Fortunes Swing Wildly in AL West as Athletics Win, But Astros, Rangers & Angels Develop Starting Pitcher Issues
It was a good day for the A’s, a very good day by any way you reckon it, and it would have been even without a win over the Angels.
Oakland did get that win, however, 6-4, getting five runs of Angels’ comeback hopeful Shohei Ohtani in the first inning, then hanging on until Liam Hendriks could close It out.
Baseball is all about starting pitching, and Oakland’s competition in the American League West took a beating in that regard. Every contender in the West save the A’s got bad news about one of its star starters.
The Astros, who already had to deal with the loss of 20-game winner Gerrit Cole moving to the Yankees in the off season, lost Justin Verlander for the immediate future, possibly for the season.
The Rangers saw Corey Kluber leave Sunday’s game against the Rockies with a shoulder problem after one inning.
And the Angels saw Ohtani, making his first start since September of 2018, face six batters, giving up three hits and three walks, leaving getting no outs and giving up five runs. Known for his high velocity pitches, Ohtani hit 94, 95 mph a couple of times but mostly was in the 91-mph range, and with almost no control.
Meanwhile, while the A’s have starter A.J. Puk on the injured list, he’s resuming throwing and Jesus Luzardo looked dominant in a Saturday relief appearance and is probably less than 10 days away from a return to the starting rotation.
“The last time we saw (Ohtani, in 2018), he was throwing a little hard and there were more splitters,” A’s manager Bob Melvin said after his club moved to 2-1. “Maybe he’s not all the way there yet.”
Talking to the Angels’ media, Ohtani said he’s not worried about his velocity, suggesting it will come as he builds up strength.
“Looking back, I felt like I couldn’t throw with all my strength,” Ohtani said. “That’s one of the things I regret.”
He opened the game by giving up a single to Marcus Semien, then walked three in a row, forcing in a run. That brought up Mark Canha, who had never faced the right-hander from Japan who plays in the outfield or as DH when he’s not pitching.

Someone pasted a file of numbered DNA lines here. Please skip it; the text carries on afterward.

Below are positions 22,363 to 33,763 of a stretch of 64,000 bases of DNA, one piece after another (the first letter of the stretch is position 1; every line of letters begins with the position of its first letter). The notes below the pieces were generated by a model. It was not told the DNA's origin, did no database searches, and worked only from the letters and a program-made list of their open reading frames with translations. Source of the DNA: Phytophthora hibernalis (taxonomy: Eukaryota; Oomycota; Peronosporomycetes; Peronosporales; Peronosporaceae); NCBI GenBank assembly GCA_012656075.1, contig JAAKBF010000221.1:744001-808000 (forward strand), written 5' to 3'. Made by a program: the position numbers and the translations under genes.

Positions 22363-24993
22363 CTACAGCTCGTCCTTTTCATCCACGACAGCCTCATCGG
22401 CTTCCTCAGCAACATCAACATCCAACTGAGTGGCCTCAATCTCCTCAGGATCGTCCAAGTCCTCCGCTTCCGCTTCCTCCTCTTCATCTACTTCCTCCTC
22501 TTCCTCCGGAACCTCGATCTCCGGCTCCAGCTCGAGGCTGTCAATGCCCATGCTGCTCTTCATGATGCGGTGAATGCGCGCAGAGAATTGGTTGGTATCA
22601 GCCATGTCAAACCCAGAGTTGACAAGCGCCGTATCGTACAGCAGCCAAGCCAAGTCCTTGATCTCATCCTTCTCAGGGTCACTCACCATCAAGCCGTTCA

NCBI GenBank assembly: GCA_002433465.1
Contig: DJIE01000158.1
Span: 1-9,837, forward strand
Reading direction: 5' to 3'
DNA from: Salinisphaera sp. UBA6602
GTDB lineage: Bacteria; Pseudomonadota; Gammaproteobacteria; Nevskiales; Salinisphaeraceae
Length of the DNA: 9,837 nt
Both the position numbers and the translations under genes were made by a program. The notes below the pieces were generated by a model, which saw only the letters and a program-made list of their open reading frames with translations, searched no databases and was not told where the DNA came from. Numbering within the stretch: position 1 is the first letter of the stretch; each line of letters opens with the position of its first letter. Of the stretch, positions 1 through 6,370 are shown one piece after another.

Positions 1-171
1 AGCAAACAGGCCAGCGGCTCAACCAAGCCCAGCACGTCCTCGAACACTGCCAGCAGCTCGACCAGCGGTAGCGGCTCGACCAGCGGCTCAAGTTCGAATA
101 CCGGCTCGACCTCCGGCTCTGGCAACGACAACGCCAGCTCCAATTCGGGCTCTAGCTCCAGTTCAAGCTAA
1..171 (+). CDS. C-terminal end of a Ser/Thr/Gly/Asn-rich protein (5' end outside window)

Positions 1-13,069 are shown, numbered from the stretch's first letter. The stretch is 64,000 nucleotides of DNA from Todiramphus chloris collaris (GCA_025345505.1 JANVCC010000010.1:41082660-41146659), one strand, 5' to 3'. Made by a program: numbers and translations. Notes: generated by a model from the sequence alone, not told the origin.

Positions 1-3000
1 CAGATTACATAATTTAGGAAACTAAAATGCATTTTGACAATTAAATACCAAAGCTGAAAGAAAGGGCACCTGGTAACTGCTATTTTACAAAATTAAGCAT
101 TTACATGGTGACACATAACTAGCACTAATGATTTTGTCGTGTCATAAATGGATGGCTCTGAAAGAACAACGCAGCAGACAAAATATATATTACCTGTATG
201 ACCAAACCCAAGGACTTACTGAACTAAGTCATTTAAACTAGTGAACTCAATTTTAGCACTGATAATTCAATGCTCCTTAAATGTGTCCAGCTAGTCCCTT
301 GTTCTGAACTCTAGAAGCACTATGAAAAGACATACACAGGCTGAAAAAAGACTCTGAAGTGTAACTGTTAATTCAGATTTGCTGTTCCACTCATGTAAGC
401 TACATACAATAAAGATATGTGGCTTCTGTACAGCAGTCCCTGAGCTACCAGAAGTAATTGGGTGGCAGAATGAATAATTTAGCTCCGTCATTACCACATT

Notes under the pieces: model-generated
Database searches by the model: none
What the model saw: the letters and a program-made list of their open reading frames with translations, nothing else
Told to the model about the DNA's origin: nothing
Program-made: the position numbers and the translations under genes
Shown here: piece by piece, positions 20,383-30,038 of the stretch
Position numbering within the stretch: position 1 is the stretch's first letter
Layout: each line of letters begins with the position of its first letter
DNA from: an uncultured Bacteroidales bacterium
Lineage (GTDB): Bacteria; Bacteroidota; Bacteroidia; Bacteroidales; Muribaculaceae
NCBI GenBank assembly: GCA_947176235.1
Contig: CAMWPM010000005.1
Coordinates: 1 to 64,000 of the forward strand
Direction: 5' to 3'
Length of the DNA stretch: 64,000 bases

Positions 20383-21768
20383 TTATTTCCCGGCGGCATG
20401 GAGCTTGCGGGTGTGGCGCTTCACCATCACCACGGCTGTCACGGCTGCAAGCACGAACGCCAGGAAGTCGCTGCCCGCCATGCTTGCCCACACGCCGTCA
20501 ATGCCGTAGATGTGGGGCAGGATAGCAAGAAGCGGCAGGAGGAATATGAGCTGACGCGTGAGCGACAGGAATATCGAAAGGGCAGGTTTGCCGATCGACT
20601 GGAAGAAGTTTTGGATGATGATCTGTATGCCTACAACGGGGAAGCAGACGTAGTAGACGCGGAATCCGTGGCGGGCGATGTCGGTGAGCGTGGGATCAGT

“I watched some film,” Canha said. “He wasn’t throwing the splitter as much as I thought. And his velocity was down a little bit. There was word that he was not built up to what he was in the past. It was kind of one of those things where you just had to see.”
Canha went to the plate prepared to swing at the first pitch. He didn’t. Instead he worked the count full, then drove a two-run single to right-center. Robbie Grossman followed with an RBI hit and a Vimael Machin double-play grounder made it 5-0 and led to Ohtani’s exit.
Early reports said Houston would be without Verlander for the season with elbow problems. However, manager Dusty Baker tempered that, saying the Astros’ ace has a forearm strain, will be shut down for a few weeks, then will be reevaluated. Verlander backed up that assessment himself on Twitter.
The Astros, who won 107 games last year, 10 more than the runner-up A’s, are going to find the defense of their West title will be much more difficult without Verlander and Cole, who won 41 games between them.
Kluber was supposed to solidify a modest Rangers rotation. But after a scoreless first inning in which he threw just 18 pitches, he had to be replaced. Manager Chris Woodward didn’t offer an update after the game, but he indicated a level of concern in the organization that this could be serious. The Rangers can’t afford him to be out long.
Kluber, who likely would have faced the A’s when the Rangers come to Oakland after the A’s upcoming road trip, felt tightness in his first few pitches, according to reports, and it only worsened as the inning moved forward. He faced just three hitters.
Follow Athletics insider John Hickey on Twitter: @JHickey3
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